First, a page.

Nasher Sculpture Garden

Been wanting to visit the Nasher since it opened in Dallas next door to the DMOA but have not had an opportunity to catch it open - until yesterday. A beautiful spring day, not too many people, and it did not disappoint. The building by Renzo Piano is terrific enough, with all the subtle classical / contemporary beauty and subdued natural lighting of Kahn's Kimball in Ft.Worth. Not as astounding to me personally as Ando's Ft. Worth Modern but still I really appreciated the restraint and deference of the building to the collection. The grounds are pristine; some of the varieties of trees are sculpture in themselves. A boardwalk under a huge weeping willow is its own environment. I'm partial to bamboo anyway and long screens of manicured bamboo in gray river rock beds are to drool over.
I especially wanted to see Turrel's commissioned skyspace. Basically just a small room with a hole in the roof. But what a hole. He's done quite a few of these now and the premise is that a paper thinned edge reveals a patch of sky from below as a plane on the ceiling. Unless there are some reference points like clouds, a plane passing by, etc. it is impossible to tie down exactly what it is you are seeing. It doesn't look like blue sky but some strange new velvety material you've never seen. The execution is almost - but not quite - perfect. Unfortunately, conceptual things like this need to be perfect to even have a reason to exist. The sky yesterday was an average bright, light blue. The edges of the hole are thin but still visible, open joints in the interior of the minimalist room necessary for rainwater drainage and subtle holes for security cameras are small but still are distracting in Hi-rez real life reality. Later in the day as the sky color deepens and in "golden minutes of opportunity" it must be really memorable. In actuality it photographs beautifully even by hacks like me with a point and shoot camera. Maybe losing the 3rd dimension heightens the way that a simple hole in the roof reads as a whole 'nother entity. It requires a shift of perception to appreciate. Genius or stupidity depending on your point of view. Worth another visit to see in different conditions.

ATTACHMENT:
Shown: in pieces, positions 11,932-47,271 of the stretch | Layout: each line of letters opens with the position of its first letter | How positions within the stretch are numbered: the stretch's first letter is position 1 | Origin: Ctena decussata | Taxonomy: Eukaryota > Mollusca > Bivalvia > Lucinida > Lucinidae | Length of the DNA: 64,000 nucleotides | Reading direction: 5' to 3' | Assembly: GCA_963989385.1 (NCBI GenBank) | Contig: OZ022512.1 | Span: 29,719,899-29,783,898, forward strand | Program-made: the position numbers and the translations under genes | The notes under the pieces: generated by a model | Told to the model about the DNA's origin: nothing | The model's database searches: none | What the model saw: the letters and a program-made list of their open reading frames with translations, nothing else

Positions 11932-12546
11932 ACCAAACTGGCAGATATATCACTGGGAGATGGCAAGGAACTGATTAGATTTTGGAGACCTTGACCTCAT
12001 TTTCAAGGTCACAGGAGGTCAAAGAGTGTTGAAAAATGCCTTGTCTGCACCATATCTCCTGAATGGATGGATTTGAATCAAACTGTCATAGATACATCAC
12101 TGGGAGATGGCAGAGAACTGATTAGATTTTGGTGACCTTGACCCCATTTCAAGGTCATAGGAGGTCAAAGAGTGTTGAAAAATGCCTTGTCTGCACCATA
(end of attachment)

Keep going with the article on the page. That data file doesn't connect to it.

The thing that impressed me the most about the visit was that it is obvious that millions were spent on the site, the building, and the collection yet the art is extremely accessible. No rope barriers surround the pieces. Guards were posted all over but were friendly. Walking on the grass and through the negative spaces of several of the larger sculptures is actually encouraged. Signs said no food and drink or flash photography but still photos and sketching of the pieces by students are welcome. Families with small kids were all over and as I left a large group of small kids showed up and were met with smiles by the staff instead of expressions of terror. A temporary piece is of a virtual solid curtain of floating stainless steel text hanging by thin lines that completely cut the building down the middle; there was no way to get to the other side without pushing your way through the piece like a walk through wind chime. To me, the concept of the piece by a south american artist was highbrow and irrelevant. The fact that visitors and children could actually touch it, make it tinkle and were basically forced to interact with it was really refreshing. Small signs discouraged touching of the bronzes for obvious tarnishing reasons and I'm sure climbing on anything by little heathens would be quickly dealt with too but all in all the center has a nicely laid back presentation.
Out in the garden I was appreciating an up-close look at a Richard Serra pair of arcing steel slabs, wondering how in the hell slabs of steel so massive can be formed, handled, shipped cross-country and then placed so delicately in balance with each other. I especially liked the fact that tong marks along the top edge of the bent plates are evidence of it's foundry birth and were left in place. The logistics of things like that will totally escape 95% of people. I was starting to walk through the narrow space between the steel walls when two little girls ran up wide-eyed and asked "Can we go in there?!" I said, "Oh yea, your supposed to!" pointing out the gravel walkway between. Being familiar with the acoustics inherent in his sculptures (the piece in Ft. Worth has amazing reverberant echos) I added "When you get to the middle you have to yell real loud." They gave me a leery eye but ran full throttle through the void squealing. Their parents met them at the other end with their mouths hanging open. The two little rats pointed me out; "You have to be real loud, HE said your sposed to!" Ahh... yes. I just shrugged my shoulders and laughed.
Note to artists: Please cut through all the crap, no art should take itself too serious if it is ever going to be really appreciated with joy. Check it out.